The City of Turku has committed to improving digital accessibility in the long term. Developing these processes requires a lot of work, something Eficode has been delighted to help with in their role as a selected partner in accessibility.

Ever since the renewal project back in 2015, accessibility requirements (WCAG) have been a stable part of Turku city communications officials’ everyday work. But as the years went by and the accessibility directive started coming into effect, the spring of 2018 saw the special digital accessibility project planning begin. Sufficient funds were granted, and the project kicked off at the beginning of 2019 with two part-time workers: a specialist and a project manager.

Training, testing – and then training and testing some more!

The City of Turku chose Eficode as one of their partners for accessibility. Since then, we have arranged accessibility training, evaluated websites, and offered general support across all accessibility-related topics and questions.

In order to ensure that all personnel had sufficient knowledge surrounding accessibility, a total of 45 training sessions (formed predominantly of lectures and workshops) were arranged. Internal accessibility work was also carried out – there are now special accessibility guidelines for content production, document templates, and brand colors.

Currently all digital services are audited before fixes are done, with accessibility statements updated accordingly. Product owners and web administrators are responsible for fixing the services either themselves or through a consultancy, depending on their schedules and resources. Bigger digital services have been audited or tested again following necessary work or repairs.

When developing new services, the objective is that an accessibility specialist from either the City of Turku or the vendor is closely involved throughout the process in order to ensure it meets requirements. The aim is that accessibility actions do not stop when the audit is complete.

It takes a village

Besides the project personnel and steering group members, there is a special “accessibility network” of around 30 people from different sectors – most of whom are in charge of various digital services in the City of Turku.

Communications professionals, especially web specialists, content producers and graphic designers, play a key role in the project. They work together with product owners, web administrators, and developers.

Advertising agencies and subcontracted developers are also involved in the project.

Developing accessibility requires tools

The main tool the city uses is Siteimprove, which is used across all digital services. Furthermore, Color Contrast Analyzer and WebAim Color Checker are used to ensure sufficient color contrasts, while accessibility tools in Office 365 and PDF software are also deployed.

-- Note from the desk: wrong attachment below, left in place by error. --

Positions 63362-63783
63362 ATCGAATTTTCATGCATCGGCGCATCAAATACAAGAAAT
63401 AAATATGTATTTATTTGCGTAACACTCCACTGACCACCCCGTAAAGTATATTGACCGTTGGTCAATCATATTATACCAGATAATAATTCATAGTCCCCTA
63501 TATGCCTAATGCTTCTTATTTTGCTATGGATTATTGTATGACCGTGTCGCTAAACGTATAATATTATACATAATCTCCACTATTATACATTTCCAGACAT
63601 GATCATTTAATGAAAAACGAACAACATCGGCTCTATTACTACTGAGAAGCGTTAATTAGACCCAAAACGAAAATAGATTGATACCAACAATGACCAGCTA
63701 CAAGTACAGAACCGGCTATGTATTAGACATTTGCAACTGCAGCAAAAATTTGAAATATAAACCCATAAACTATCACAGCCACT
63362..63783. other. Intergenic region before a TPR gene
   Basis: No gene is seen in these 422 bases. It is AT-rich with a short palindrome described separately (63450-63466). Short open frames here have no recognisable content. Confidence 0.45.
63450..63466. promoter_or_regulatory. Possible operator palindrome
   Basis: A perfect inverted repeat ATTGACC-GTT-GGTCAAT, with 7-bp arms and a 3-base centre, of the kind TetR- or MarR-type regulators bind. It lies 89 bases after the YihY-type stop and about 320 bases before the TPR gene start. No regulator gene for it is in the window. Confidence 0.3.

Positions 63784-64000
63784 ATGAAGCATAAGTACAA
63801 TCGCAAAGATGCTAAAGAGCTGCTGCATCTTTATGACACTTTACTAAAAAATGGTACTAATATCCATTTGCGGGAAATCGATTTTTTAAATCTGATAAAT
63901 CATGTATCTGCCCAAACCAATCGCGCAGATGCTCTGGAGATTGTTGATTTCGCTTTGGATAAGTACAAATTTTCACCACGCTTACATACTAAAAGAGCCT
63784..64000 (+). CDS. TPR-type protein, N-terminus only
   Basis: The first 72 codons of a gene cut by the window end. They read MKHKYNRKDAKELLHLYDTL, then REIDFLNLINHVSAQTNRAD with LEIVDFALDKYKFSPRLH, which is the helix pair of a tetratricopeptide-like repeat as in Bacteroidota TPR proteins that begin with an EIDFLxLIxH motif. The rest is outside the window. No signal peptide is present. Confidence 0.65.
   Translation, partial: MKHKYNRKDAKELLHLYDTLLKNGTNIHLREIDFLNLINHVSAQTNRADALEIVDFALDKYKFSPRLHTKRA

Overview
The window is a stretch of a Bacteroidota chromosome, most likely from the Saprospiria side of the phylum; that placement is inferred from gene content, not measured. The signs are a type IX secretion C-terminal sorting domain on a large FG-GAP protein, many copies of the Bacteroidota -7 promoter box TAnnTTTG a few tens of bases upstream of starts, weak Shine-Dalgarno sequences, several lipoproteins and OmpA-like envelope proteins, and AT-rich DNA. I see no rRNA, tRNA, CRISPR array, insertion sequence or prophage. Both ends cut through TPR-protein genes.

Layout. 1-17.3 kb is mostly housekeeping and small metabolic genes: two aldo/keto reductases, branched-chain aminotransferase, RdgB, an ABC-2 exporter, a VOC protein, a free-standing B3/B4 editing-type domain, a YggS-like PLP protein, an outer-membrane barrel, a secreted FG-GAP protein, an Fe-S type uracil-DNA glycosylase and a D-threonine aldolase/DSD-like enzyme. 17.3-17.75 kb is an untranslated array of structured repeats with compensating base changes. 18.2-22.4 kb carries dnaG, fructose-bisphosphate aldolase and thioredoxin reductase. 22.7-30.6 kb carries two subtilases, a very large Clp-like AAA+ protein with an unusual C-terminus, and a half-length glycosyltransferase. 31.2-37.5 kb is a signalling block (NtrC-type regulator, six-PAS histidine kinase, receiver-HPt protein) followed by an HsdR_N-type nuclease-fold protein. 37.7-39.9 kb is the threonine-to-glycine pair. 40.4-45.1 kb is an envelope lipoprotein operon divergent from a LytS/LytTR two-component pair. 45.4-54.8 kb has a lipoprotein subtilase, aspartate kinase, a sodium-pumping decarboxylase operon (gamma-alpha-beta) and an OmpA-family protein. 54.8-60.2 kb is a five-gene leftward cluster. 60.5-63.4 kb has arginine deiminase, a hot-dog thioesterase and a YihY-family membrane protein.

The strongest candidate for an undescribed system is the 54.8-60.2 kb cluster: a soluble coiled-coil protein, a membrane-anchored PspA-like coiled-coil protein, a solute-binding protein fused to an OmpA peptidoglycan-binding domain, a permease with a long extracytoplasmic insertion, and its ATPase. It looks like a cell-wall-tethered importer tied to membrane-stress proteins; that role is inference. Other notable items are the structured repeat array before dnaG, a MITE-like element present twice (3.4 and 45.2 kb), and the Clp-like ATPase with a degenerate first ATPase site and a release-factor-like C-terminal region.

Eficode consultants have conducted site audits with tools including screen readers (NVDA, VoiceOver), Wave, Adobe Acrobat Pro DC, Stylus, aforementioned contrast checkers, and several browser-specific features.

Developing a process for accessibility is continuous work

Learning new things and implementing information in a big organization is a slow process, one which sometimes requires pressuring and continuous repetition –- training alone is not enough. Fixing old systems can be hard, and often it’s better to invest in a new one rather than getting bogged down in attempting to fix the issues in the current system. 

Even though the impact of COVID-19 has meant more work for city communications officials, thus slowing down content updates, some individuals have really taken accessibility to heart. They have been guiding work spontaneously, gathering information and expertise independently, and their output and good practices have been shared city-wide.

In order to avoid mistakes being made over and over again, coordinating accessibility activities has to be done on a city level, even though the responsibility is shared between product owners. 

There are tried and tested benefits in long-term collaboration and accessibility partnerships, as opposed to one-off projects. In this particular case study, the City of Turku has received the help they need through workshops, and have not been left alone with their accessibility fixes. 

Right now the future looks bright. Following the completion of  the project, the City of Turku will have its own accessibility coordinator – while Eficode continues to fulfil the role as their chosen accessibility partner.